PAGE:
The truth hurts for Donald Trump, especially when Bill Maher dishes it out

The US needs jesters to hold up a mirror to society, now more than ever

Back in 2013, I got a call from Bill Maher.

He was being hit with a lawsuit by Donald Trump and thought it would be “comedy gold” for my column. The host of HBO’s Real Time With Bill Maher had joked that Trump was the love child of a human woman and an orang-utan – what else could explain the tangerine hair? Maher offered to give $5 million to charity if he could see the birth certificate of Trump, who had offered $5 million to charity for records to verify the birthplace of President Barack Obama.

Trump failed to see the parody and thought the joke was mean. The flamboyant mogul told his lawyer to answer Maher with a letter: “Attached, hereto, is a copy of Mr. Trump’s birth certificate, demonstrating that he is the son of Fred Trump, not an orang-utan.” Then Trump sued Maher for $5 million before dropping the suit eight weeks later. (The Trump representative who threatened to refile the suit was none other than Michael Cohen.)

“He’s not even a real person,” an exasperated Maher told Conan O’Brien about Trump at the time. “He’s just like a pop reference from the ’80s.” It was like beefing with JR Ewing from Dallas, he said.


I told Maher that it wasn’t worth writing about Trump and his silly lawsuits and risible presidential aspirations.

“Forget it,” I said. “Trump doesn’t matter.”

Oh, well. Nobody gets it right all the time.

At 68, the comedian is still a thicket of thorns in Trump’s side. He led the pack in 2015, taking the threat of Trump seriously. He led again in 2020, warning that Trump would not accept the results if he lost. And he predicts the same this time if Trump loses again – two grooms showing up at the altar on January 20th (which happens to be Maher’s birthday).

“It’ll be disputed and it’ll be ugly,” he said over a recent dinner at Craig’s, a Los Angeles show business canteen.

Maher has fun comparing the heavily made-up Trump with a drag queen. After Trump’s team asked for a mistrial in the New York hush-money case, Maher japed that the former president’s drag name was “Miss Trial”.

The dumbest thing you can do in life, I think, is to have almost everything and then obsess on what you don’t have

—  Bill Maher

But the comedian is about more than one-liners these days. He has become our own time’s prickly, patriotic Will Rogers, drawing acclaim – and fire – for his yeasty interviews and his lacerating editorials at the end of Real Time,” taking on the right, the left, the media, romance, college campus protests, cancel culture, victim culture and technology gone awry.

His new book, What This Comedian Said Will Shock You, is the “crème de la crème”, as he says, of a decade’s worth of his editorials intended to “break through the bubbles”.

“If he sees hypocrisy, disingenuousness, cruelty or intellectual dishonesty, he calls it out,” said Richard Plepler, who worked with Maher as head of HBO and now heads Eden Productions at Apple TV. “We’re living in an environment where nobody seems willing to listen to anything but their own tribe, and Bill has this really preternatural ability to open up people’s ears so they maybe, God willing, learn something.”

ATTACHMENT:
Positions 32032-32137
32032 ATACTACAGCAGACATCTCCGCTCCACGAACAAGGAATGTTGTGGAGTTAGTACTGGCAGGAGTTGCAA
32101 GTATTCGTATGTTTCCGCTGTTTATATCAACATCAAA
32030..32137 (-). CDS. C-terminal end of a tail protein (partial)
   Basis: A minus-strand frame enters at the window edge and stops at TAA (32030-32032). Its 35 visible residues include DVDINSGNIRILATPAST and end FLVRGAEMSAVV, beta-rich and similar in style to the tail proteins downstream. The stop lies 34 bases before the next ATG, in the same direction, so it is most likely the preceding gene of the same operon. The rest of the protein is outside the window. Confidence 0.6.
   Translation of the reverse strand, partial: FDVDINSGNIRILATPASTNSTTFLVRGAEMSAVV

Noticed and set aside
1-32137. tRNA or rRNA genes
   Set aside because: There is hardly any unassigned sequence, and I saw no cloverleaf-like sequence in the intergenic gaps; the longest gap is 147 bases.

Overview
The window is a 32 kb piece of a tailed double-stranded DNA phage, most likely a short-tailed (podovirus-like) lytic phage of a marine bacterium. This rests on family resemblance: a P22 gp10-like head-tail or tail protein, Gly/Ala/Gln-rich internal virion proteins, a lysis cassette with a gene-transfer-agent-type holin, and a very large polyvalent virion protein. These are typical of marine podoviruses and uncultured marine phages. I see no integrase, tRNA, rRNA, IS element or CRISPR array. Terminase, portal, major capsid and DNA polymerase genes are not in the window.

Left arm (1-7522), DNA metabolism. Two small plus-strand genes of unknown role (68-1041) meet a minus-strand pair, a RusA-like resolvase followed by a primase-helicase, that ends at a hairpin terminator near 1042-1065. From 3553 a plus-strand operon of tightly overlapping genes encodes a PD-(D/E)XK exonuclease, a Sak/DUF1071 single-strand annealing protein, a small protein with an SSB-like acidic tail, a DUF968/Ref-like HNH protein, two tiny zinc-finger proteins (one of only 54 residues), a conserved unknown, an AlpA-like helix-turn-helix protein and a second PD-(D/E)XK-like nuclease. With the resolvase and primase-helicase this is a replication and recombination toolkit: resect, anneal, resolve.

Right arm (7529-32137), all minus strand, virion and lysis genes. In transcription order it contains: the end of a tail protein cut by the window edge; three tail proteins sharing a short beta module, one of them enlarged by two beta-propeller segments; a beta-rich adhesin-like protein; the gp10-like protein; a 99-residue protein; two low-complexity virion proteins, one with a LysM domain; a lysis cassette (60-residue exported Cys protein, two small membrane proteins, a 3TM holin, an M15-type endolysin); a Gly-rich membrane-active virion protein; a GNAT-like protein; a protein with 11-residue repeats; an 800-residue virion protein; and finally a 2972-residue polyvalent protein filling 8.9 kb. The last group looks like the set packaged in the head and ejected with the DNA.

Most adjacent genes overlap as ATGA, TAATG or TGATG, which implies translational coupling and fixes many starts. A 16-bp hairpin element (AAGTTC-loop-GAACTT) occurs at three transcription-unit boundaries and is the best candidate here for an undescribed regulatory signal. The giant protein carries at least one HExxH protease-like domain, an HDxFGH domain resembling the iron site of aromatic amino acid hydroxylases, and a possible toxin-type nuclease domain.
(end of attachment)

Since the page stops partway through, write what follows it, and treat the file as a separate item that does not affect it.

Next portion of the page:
Maher evokes the twin archetypes of the wisecracking kid who sat behind you in school and the grumpy uncle who sits next to you at Thanksgiving. He’s a rebel with a cause: He actually cares about the things he complains about, so there’s heart behind the cynicism.

Jerry Seinfeld called the consistently high level of Maher’s editorials “shocking”. “Your brain is worthy of all the attention it gets,” he teased Maher on Club Random, Maher’s podcast.

His range may be explained by something Maher, a Cornell history big, writes in his book: “I watch the History Channel like most guys watch Pornhub.”

He is not universally beloved. Some people find him smug; some think he has been red-pilled. His show has been nominated for an Emmy 21 times without a win.

“I am the love that dare not speak its name,” he said, laughing. “It’s almost ridiculous; I should have won 20!”

If it’s Trump against Biden, I will vote for Biden’s head in a jar of blue liquid

—  Bill Maher

Growing serious, he said that it no longer stings as much: “What I really have learned now is that, it is good being old when you’re smart in a way you weren’t when you were young. The dumbest thing you can do in life, I think, is to have almost everything and then obsess on what you don’t have.”

But even without a fistful of gold statuettes, he is undergoing what Katie Couric, a guest on Club Random, called a “Bill-aissance.”

He seems to make more news than all of the other night-owl comedians combined, no doubt because he breaks free of comedy’s congealed partisan worldview. Unlike most other political commentators, he does not pander to the left or the right.

“Let’s be honest,” he said. “The only thing that the two parties really have in common is that they’re both hoping their candidates die.”

Sometimes Fox (which he says he rarely watches) loves him and MSNBC is mad at him, and sometimes it’s the reverse. In a world awash in disinformation, Maher gives blunt, practical opinions, not filtered through ideology or likeability, on everything from Barbie to Bibi to babies – and why he never had them.

“Why can’t everybody live in my world, in the middle, where we’re not nuts?” he wondered, ordering a shot of tequila to go with his Margherita pizza. The dedicated health freak, opponent of treating obesity as body positivity, and Ozempic sceptic has a small bottle with a dropper, dripping into his sparkling water a product called Jing, a bubbly water enhancer with no aspartame, gluten or carbs.

Maher is constantly asked why he makes fun of the left more than he used to.

“Yes, I do, because they’re goofier and more obnoxious than they used to be,” he told his guests, Frank Bruno and Douglas Murray, on his show recently. “They also just became weirder.”

“I’m a comedian,” he told me. “I’m going to go where the ridiculous is.”

About the fans he has lost for not toeing the blue line, he writes in his book, “I do not miss them.”